Transcription is a type of online job where you, as a transcriptionist, listens to an audio or video file, and then converts it into a text file by typing words down as you hear them.
The transcribed document is referred to as a transcript, and it is the file that you deliver to your client for transcription work.
Transcription is a great way to make audio-only content to be more accessible to people who don’t consume content the way the majority of people do. For videos, transcripts are great compliments to close captions.
When transcribing a file, there are two main formats you can follow:
- Verbatim transcription and
- Non-verbatim transcription.
Main Types of Transcription Practices
1) Verbatim Transcription
Verbatim transcription is a type of audio or video transcription that records the exact words and phrases (word for word) of a speech, interview, or other recorded statement.
It is intended to be read by itself and should not convey information that was not said directly by the speaker.
This type of transcription is generally used for court proceedings and transcribed interviews where accuracy is the most important factor.
It's different from conventional transcription in that the goal is to produce text that sounds as close as possible to the original speech, using all the sound effects, filler words, and repetitions included in the recording.
2) Non-verbatim Transcription
Non-verbatim transcription focuses on producing clean transcripts, and thus eliminates all unnecessary utterances such as ‘thinking noises’ (um, err, I mean…), fillers, throat clearing, laughter, background noises, etc.
You may also be required to clean up incomplete sentences when doing a non-verbatim transcription job.
The decision to use verbatim or clean transcription largely depends on the preference of your clients or the company that you work for.
While many people don’t really think about it, there are two major transcription processes. One is where you transcribed within the same language, and the other is where the final transcript ends up in a different language than the one used in the original recording.
The steps involved vary in each case, so let’s take a look.
a) Monolingual Transcription
This is where the required transcript is in the same language as the main language in the provided audio or video recording. This is perhaps the main type of transcription process that you will use. Here, no translation is required.
b) Bilingual Transcription
With Bilingual transcription, you are provided an audio recording in one language, say English, and then you are required to transcribe it into another language, say French.
In this case, you may need to know the two languages or have someone else translate the transcript produced into the required language.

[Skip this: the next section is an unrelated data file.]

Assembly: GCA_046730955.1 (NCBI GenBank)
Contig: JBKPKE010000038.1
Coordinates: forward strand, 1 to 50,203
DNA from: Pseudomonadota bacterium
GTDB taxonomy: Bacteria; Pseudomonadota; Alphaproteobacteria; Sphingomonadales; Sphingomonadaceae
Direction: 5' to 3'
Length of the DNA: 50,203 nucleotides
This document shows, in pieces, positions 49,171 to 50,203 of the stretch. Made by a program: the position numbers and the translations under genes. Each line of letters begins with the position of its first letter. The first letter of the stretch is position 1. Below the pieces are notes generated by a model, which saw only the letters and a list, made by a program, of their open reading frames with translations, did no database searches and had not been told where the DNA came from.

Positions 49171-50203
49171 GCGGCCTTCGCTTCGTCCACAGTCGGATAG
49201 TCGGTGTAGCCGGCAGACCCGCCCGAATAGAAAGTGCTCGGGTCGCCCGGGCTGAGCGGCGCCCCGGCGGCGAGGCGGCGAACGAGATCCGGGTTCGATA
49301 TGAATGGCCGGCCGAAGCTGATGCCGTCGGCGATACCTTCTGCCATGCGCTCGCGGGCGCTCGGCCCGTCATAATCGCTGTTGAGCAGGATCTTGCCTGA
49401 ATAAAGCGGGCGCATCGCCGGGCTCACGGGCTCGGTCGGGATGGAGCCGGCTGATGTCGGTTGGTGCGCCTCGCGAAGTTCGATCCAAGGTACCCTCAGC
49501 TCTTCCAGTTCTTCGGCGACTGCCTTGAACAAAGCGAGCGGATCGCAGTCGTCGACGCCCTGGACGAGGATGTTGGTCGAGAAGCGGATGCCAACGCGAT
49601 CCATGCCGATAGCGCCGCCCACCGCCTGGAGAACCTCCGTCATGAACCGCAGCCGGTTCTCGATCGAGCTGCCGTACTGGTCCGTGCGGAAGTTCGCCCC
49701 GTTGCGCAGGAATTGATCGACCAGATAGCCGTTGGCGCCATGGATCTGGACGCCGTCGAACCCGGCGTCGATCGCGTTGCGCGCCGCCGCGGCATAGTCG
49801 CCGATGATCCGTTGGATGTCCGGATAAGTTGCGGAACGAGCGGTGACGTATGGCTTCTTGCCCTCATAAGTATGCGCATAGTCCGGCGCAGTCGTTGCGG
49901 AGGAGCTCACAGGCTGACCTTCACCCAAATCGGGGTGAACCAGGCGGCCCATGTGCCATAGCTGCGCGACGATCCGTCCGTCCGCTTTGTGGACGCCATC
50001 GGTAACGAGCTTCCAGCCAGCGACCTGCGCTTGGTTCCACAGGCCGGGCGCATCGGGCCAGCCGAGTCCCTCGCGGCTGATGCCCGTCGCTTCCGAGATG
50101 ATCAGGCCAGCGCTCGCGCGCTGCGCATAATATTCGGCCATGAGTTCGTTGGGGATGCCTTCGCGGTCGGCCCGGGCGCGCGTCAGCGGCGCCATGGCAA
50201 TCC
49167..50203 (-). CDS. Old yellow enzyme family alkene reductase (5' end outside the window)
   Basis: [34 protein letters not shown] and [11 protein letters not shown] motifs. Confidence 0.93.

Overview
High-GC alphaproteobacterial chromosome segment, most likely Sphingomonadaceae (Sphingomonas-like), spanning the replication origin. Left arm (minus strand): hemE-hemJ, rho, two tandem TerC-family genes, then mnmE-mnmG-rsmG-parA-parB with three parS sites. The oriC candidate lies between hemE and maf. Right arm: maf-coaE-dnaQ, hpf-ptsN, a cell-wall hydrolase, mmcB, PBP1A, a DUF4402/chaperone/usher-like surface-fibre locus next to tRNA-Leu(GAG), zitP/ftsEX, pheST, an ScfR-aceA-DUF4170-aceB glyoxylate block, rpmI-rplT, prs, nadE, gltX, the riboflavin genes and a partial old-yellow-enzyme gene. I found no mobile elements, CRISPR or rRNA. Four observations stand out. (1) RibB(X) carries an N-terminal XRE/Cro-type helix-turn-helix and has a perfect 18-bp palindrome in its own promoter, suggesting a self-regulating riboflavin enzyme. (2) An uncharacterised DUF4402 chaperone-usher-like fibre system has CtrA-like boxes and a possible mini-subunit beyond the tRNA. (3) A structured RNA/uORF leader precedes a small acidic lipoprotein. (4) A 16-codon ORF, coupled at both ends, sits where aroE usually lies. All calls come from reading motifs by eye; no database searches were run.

As you can tell, there are two approaches to bilingual transcription:
Single-stage transcription: With this approach, you listen to audio, translate the statement in your mind, and then type down the transcript in the second language as go along. You do need to be fluent in both languages to use this approach.
Two-stage transcription: This is where you first transcribe the file in the original language, and then you translate it into the requested language. In this case, you end up with two transcripts.
These kinds of jobs aren’t common, as companies with such needs prefer to hire different people to do the monolingual transcription, and then have the transcripts translated by another freelancer who is an expert translator.
Types of Transcription Jobs
The most common type of transcription job is general transcription. These kinds of jobs don’t require specialized knowledge to do and often pay a standard rate.
There are however specialized transcription jobs that can pay as high as $2 per line transcribed.
- Medical transcription
- Legal transcription
- Software/ coding / programming transcription
- Academic transcription
To be able to work as a transcriptionist, you may need the following equipment and tools:
- Noise-canceling headlines
- Laptop or a desktop computer
- Transcription software like ExpressScribe
- A document editor (Google Docs or Microsoft Word)
- Access to high-speed internet
Benefits of Transcription
There are a few reasons why businesses need transcripts of their recordings:
a) Accessibility: By transcribing audio files, businesses ensure that their content can be consumed by people with hearing challenges.
b) Repurposing: Audio files and videos are just but a few types of content. By transcribing these files, businesses get to repurpose their content into other forms, opening new use cases such as social media copy, blog posts, etc.
c) Flexibility: Sometimes readers may not be able to consume video content in video-sensitive areas such as libraries. Having transcripts ensure that people can still engage with your content.
d) Compliance: In the US, the Rehabilitation Act requires that you provide closed captions for video content.